Central to it all in this case is Suzan Hanson as Medea. She first sang in Long Beach in 1995 (Les Illuminations), then returned as a sterling Brünnhilde in the second half of LBO's mini-Ring in 2006. She has reappeared in most every season since, most memorably last year as Pat Nixon in Nixon in China, a character who is a more than polar opposite to Medea. As is only right, Hanson's Medea dominates all comers, eliciting pity or fear as the need arises with a remarkable economy of gesture.
As Cherubini wrote it—or at least as the opera has been revised and refined by conductor/director/designer/dramaturge-about-town Andreas MItisek, in collaboration with Suzan Hanson—Medea is essentially the only character who receives more than one major aria. The other performers make the most of what they are given. Their characters cannot but fall before the primal force that is Medea, but they fall with grace and point.
Ani Maldjian has become LBO's first choice for high-wire soprano singing combined with a great grip on a character. To her credit, she derived all the pathos available from the somewhat misguided direction she was asked to pursue as the unfortunate Dircé. She delivered her character's principal aria flawlessly, but my own view of whatever she was doing at the time was entirely blocked by Medea's three recumbent companions. (The Los Angeles Times suggests that autoeroticism was involved, in which case perhaps I don't want to know. It would just have compounded the other errant directorial choices Maldjian so adroitly overcame.)
The role of Neris is performed by mezzo Peabody Southwell. Here, I hope I may be forgiven for confessing that I am something of a Peabody Southwell fan-boy: her performance as the Fox two years ago in The Cunning LIttle Vixen (Ani Maldjian was the memorable Vixen in question) was a pitch-perfect bit of characterization, and her turn in the trouser role of Ramiro in Vivaldi's Motezuma was central to selling the otherwise ridiculous (but it worked!) premise of that production. She is an extremely gifted singer-actor, with a voice that commands attention whether she is singing or speaking. While her character served largely as a one-third of the company of Women surrounding, supporting, and acting for Medea (Ariel Pisturino and Diana Tash are Woman 1 and Woman 2, respectively), Southwell stepped into her own with Neris' searingly gorgeous aria (to a moving bassoon accompaniment) pledging unending support and solidarity to her wronged mistress. (The company has not let slip the details of its casting from the remainder of this season. I am hopeful we will see more of Peabody Southwell, and every other member of this cast for that matter.)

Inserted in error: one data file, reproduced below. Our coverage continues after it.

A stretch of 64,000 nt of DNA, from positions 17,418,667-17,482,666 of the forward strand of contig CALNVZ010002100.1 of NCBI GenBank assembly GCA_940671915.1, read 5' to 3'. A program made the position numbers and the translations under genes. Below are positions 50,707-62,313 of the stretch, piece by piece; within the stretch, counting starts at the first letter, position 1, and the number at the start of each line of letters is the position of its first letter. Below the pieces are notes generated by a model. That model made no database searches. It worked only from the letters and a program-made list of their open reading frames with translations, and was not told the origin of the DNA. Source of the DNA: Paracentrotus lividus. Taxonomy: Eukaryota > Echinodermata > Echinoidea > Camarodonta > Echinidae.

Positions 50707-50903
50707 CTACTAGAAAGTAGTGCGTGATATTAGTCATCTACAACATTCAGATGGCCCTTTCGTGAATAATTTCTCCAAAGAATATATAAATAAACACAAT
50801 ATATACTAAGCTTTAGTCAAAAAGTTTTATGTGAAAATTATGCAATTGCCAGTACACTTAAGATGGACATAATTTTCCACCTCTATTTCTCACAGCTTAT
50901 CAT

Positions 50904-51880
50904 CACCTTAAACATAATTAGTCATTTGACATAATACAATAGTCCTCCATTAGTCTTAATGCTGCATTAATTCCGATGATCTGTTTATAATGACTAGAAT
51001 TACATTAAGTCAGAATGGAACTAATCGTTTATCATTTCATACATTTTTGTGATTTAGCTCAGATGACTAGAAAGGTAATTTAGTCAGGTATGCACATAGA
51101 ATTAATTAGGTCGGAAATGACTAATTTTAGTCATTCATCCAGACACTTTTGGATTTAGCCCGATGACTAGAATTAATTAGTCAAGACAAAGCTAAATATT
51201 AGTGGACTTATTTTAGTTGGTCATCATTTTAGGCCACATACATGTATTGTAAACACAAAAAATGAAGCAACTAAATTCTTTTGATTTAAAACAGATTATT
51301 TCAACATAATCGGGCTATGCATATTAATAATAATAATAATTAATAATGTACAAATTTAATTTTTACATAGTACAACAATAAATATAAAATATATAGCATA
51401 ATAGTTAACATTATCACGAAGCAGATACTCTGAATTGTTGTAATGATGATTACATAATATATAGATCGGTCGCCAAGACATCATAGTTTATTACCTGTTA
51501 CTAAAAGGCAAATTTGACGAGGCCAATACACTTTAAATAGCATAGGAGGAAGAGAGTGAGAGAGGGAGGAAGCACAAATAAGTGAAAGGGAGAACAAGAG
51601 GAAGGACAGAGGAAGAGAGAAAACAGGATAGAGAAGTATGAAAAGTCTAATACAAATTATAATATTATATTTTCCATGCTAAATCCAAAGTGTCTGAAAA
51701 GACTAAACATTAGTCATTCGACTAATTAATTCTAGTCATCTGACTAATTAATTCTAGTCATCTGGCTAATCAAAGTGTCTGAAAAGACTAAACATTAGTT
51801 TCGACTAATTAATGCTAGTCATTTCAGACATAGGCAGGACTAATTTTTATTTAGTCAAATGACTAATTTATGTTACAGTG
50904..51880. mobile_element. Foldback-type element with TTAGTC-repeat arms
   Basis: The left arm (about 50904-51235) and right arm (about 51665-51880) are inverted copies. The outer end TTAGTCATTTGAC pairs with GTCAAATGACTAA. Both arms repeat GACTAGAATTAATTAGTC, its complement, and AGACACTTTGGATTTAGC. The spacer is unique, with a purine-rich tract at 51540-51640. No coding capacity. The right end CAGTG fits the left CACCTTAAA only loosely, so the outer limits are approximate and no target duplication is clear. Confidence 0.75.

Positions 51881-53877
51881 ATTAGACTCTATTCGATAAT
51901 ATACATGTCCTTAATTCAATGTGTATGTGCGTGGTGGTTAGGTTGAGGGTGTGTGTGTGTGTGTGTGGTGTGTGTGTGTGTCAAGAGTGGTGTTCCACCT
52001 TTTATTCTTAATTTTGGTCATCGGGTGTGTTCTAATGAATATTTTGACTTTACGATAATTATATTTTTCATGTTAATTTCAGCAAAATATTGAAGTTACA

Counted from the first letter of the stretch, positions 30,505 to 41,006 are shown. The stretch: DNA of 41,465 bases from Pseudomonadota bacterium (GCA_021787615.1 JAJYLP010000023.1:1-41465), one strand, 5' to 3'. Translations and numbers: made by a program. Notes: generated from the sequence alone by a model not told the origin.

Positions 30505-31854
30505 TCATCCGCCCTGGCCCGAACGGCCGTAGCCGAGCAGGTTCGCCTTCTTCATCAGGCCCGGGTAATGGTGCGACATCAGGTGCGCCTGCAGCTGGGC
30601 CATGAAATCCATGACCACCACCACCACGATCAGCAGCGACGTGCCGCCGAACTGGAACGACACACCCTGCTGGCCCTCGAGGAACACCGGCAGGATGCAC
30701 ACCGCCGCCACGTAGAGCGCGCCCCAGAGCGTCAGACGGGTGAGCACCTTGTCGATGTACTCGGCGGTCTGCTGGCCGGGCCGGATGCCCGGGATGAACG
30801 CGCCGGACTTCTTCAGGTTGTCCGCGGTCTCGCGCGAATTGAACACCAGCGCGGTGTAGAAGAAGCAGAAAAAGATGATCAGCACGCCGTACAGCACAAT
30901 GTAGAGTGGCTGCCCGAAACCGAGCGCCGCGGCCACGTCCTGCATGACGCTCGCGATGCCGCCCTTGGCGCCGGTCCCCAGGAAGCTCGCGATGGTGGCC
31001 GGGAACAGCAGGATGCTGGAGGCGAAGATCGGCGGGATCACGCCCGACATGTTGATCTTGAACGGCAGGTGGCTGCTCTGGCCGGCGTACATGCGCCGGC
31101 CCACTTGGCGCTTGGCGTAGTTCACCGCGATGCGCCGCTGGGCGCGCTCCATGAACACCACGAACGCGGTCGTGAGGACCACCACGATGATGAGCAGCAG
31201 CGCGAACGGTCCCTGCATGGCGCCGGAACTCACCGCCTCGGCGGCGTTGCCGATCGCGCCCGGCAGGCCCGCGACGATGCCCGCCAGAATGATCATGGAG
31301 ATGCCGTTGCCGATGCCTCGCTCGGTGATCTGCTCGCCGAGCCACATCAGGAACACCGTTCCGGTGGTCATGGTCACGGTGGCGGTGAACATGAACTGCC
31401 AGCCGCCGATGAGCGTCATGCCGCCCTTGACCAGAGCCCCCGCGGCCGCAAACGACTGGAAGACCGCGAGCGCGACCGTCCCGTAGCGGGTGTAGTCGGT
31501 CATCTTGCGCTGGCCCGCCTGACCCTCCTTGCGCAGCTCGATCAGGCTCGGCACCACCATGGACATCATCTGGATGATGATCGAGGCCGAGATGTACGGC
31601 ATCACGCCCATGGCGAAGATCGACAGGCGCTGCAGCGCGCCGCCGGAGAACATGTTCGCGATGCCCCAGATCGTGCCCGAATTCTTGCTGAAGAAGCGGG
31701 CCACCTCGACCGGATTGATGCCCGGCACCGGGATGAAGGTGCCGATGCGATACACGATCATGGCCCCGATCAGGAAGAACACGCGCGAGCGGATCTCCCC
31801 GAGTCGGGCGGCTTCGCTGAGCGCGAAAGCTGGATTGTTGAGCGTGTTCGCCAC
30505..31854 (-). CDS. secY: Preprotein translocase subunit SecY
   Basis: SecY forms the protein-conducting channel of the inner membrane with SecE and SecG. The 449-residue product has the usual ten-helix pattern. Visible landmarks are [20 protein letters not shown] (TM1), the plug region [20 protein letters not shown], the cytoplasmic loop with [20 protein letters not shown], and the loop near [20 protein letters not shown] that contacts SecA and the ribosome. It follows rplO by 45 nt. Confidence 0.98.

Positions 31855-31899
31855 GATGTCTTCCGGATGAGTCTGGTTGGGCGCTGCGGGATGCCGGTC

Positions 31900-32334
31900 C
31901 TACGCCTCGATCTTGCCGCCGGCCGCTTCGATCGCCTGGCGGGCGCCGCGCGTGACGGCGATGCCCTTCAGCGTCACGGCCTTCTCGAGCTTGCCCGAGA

What's that? You want to know about the men in the cast? Do they matter in the face of such daunting women? They do, I suppose. The role of Jason is somewhat thankless: he may be a hero, but he has nothing to offer in the way of a defense against the provocation he has given Medea. Ryan MacPherson suggested a Jason whose heroic days are behind him, trading on his tales of adventures gone by, genuinely puzzled as to how things have gone so horribly wrong and why Medea won't just Move On. Roberto Gomez, as Creon, continues his run as Long Beach Opera's perpetual king: whenever there's a king needed these past few years, whether serious or silly, it has fallen to Gomez. His Creon is trying So Very Hard to maintain control of the situation, to no avail.
Medea is not a rollicking walk in the park or a jovial feel-good anything. It is a persuasive telling of one of the core tales of Greece, one of those stories that compels us to confront the fundamental bloody messiness of life and the terrors that likely lurk just beneath the lovely surfaces of the world. It is another high point for Long Beach Opera and for all involved in putting it together, and you will not regret having looked it in the eye and taken it in through your ears. Go, and see for yourselves.
Two performances of Medea remain: at this writing, tickets are definitely available for an added performance on the afternoon of Saturday, February 5; the closing performance the following afternoon may have some limited availability, but is officially "sold out".
Photos: Keith Ian Polakoff, used by kind permission of Long Beach Opera; supersecret subliminal captioning by the blogger.